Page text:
The Human Stain | Criticism

This literature criticism consists of approximately 17 pages of analysis & critique of The Human Stain.
This section contains 4,773 words
(approx. 16 pages at 300 words per page)
Buy the Critical Review by James Wood

SOURCE: Wood, James. “The Cost of Clarity.” New Republic 222, nos. 16 & 17 (17 & 24 April 2000): 70-8.

In the following mixed review of The Human Stain, Wood traces Roth's literary development, asserting he is “an extraordinarily intelligent novelist” whose intellect may actually contribute to his “vulgarianism.”

If Philip Roth began his career as a fine realist who combed his distinguished prose in conventional directions, it might be said that he is ending it as a coarse realist who is all bristles. His early work approached character with a sensitive sentimentality; his late work dissolves character in sentimental essayism. He has become a vulgar naturalist of the emotions, a kind of H. G. Wells of the inner life—bludgeoningly explicit, crudely emphatic, always turning the convoy of consciousness into a freight train of emotions, determined to illuminate what might better be crepuscular, to color what might better be gray, to haul into speakability the...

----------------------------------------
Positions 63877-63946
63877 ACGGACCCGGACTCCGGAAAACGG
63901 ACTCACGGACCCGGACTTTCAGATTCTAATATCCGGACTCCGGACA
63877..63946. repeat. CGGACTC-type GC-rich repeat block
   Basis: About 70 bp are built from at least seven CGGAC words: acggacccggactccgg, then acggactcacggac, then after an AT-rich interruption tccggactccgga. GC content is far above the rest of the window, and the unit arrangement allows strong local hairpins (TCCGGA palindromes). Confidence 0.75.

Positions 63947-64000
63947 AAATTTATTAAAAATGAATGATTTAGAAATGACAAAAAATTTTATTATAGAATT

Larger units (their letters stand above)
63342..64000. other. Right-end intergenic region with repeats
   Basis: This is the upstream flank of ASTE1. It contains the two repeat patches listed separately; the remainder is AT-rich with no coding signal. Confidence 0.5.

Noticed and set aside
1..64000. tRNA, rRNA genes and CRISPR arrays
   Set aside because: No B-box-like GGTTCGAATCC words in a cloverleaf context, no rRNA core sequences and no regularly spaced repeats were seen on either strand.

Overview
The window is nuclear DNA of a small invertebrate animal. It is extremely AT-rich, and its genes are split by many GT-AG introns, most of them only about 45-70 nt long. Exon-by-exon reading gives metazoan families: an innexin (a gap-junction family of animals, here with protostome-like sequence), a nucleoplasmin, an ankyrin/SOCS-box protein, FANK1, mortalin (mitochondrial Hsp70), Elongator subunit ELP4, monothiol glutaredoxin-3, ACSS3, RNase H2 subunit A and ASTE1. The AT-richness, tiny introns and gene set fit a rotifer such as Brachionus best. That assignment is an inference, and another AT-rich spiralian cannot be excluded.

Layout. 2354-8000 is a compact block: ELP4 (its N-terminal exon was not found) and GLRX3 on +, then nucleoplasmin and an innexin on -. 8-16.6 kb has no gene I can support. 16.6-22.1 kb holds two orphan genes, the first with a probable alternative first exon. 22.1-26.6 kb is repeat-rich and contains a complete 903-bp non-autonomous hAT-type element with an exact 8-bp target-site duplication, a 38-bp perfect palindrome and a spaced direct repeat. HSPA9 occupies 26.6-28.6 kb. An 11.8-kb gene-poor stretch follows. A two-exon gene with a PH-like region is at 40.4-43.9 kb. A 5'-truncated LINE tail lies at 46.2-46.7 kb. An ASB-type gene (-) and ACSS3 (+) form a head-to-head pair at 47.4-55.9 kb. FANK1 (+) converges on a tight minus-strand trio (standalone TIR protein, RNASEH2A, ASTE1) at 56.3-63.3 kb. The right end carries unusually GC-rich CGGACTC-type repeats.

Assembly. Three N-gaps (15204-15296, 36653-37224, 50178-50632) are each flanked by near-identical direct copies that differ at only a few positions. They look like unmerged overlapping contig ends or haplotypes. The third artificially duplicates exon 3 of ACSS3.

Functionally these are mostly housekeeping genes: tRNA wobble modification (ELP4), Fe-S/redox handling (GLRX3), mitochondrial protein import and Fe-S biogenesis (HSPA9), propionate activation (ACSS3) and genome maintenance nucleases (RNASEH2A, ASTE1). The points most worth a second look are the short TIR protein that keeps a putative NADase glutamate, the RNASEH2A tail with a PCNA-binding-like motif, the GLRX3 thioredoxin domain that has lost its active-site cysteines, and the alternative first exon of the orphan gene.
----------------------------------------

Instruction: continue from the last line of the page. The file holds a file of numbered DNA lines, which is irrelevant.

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This section contains 4,773 words
(approx. 16 pages at 300 words per page)
Buy the Critical Review by James Wood
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Critical Review by James Wood from Gale. ©2005-2006 Thomson Gale, a part of the Thomson Corporation. All rights reserved.